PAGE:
I enjoy writing code using BDD by starting from a user story and writing a cucumber feature to define what I want to see on the page. From there I drop down several levels from Cucumber to RSpec and back again as I go.
When creating a new cucumber feature using declarative steps, it’s normal to frequently have undefined steps. It’d be helpful if our editor could show us which steps are already matched (and thus defined in our step definitions) and which steps are undefined as a sort of progress bar to track feature step implementation.
This is possible with Vim and Syntastic. I’ll provide details about how to get this all working in the context of a Rails 4 application with Ruby 2.2.1.
cucumber.yml file to include a syntastic profile and use
-r flag to require the files contained within the
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Note: if your feature files are in a non-standard folder (
be sure to use that folder name instead of
Setup Vim to use the newly added syntastic cucumber profile in your
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syntastic_ruby_checkers specifies both mri
and rubocop, which I highly recommend.
If you don’t want to use rubocop, just remove it from the array.
The last option is commented out, but is useful if syntastic isn’t working
properly. Just uncomment it, then save a feature file, and check the messages
output from vim in Command-line mode
:messages. This will show you the cucumber command that syntastic just
ran. Executing the command that syntastic tried to run yourself at the command
line is a great troubleshooting resource if something isn’t working right.
Here’s what syntastic should be trying to do at this point when running
a single feature file.
If you don’t use any gems that define methods that need to be available in step definitions then you’re done!
Working with gems that define methods that implement regex patterns
If you use the pickle gem or another gem that defines methods to help with regex matching in step definitions, then you’ll need to add a few more tweaks to get proper undefined step status reported from syntastic.
Notice the env var specified in the above
CUCUMBER_PROFILE='syntastic'. This is so that we can conditionally require
some extra code in a few step definition files that need methods defined from
within the pickle gem to be available.
The “highlight undefined steps” feature of syntastic takes advantage of the
ability for cucumber to do a ‘dry run’ where it doesn’t actually execute any of
the code inside of the steps. It will, however, let you know if a step is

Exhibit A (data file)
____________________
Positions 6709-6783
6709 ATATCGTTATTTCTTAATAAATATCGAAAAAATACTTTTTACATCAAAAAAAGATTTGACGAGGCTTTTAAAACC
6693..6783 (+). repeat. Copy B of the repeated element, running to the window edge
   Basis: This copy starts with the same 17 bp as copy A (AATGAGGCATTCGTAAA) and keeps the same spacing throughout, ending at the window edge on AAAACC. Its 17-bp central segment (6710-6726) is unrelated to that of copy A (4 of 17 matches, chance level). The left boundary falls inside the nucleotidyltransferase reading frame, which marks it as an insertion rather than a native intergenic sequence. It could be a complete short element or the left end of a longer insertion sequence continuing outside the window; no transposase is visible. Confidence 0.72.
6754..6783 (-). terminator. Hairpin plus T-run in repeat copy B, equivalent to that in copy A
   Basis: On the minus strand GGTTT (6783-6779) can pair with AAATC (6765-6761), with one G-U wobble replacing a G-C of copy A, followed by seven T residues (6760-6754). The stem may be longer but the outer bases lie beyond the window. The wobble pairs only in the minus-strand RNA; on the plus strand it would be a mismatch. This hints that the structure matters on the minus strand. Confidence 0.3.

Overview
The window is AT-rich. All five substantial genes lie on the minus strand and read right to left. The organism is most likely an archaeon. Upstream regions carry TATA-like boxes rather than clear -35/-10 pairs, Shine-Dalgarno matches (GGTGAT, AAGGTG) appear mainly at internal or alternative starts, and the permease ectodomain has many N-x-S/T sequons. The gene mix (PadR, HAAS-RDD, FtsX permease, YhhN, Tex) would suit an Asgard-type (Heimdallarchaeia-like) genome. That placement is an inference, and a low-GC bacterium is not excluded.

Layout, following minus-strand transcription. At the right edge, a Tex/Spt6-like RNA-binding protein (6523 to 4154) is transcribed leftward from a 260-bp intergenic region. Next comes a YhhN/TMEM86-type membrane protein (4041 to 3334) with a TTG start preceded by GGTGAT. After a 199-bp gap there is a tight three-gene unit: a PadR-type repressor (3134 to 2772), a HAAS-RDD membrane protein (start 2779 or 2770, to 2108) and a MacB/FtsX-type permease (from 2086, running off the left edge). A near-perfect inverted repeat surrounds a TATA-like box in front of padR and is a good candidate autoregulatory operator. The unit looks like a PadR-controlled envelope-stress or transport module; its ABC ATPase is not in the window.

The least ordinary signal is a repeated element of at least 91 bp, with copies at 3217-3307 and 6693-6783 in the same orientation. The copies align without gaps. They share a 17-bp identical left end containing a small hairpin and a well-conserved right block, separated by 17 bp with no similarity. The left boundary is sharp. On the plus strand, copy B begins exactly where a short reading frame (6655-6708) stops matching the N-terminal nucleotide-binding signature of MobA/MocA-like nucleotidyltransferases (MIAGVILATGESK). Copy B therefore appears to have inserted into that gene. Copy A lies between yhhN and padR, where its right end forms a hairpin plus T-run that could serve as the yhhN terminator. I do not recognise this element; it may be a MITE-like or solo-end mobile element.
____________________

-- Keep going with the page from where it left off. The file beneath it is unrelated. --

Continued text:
undefined. One caveat with
--dry-run is that it
doesn’t load the rails environment,
so the pickle steps that need to reach into the gem for some regex matching
will be shown as undefined. Initially I took the path of just defining these
methods inline in the file like so:
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--guess flag is required for cucumber with this setup. That
proved to be problematic and I had a lot of false positives that matched when
they shouldn’t have.
Since the rails environment isn’t loaded we need to manually require the necessary files to allow our pickle steps to call their gem’s methods.
features/support/pickle_dry_run.rb with the following:
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pickle_steps.rb file add this to the top:
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This will conditionally require and includes the
PickleDryRun module during
a syntastic check so that the steps in
pickle_steps.rb can call out to the
methods contained within the pickle gem.
If you generated the pickle email steps, then we need to add something similar.
The top of my
email_steps.rb looks like this:
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To allow for factory_girl to work properly with pickle inside of a dry-run triggered by syntastic, we need to execute cucumber with spring.
Luckily, the ability to change the syntastic cucumber executable exists and is
easily configurable. Just beneath the
specify this in your
This will use the cucumber binstub which relies on spring having already loaded the rails environment. The first request can be slow-ish, since spring has to spin up rails (if it hasn’t yet), but subsequent executions are very fast.
Just make sure that there is a cucumber binstub in the bin folder at the root
of the rails app. If there isn’t, be sure to check out
spring’s setup guide which mentions
the need to run
bundle exec spring binstub --all. The
spring-commands-cucumber gem is also required as noted in the
With all of this in place, things should be working properly. As with most things vim though, closing completely out re-launching vim is usually necessary.
Now if you turn syntastic debug mode on, it’ll show cucumber executing from the binstub. Nice!
Next time you create an undefined step and save your feature file, it’ll look like this!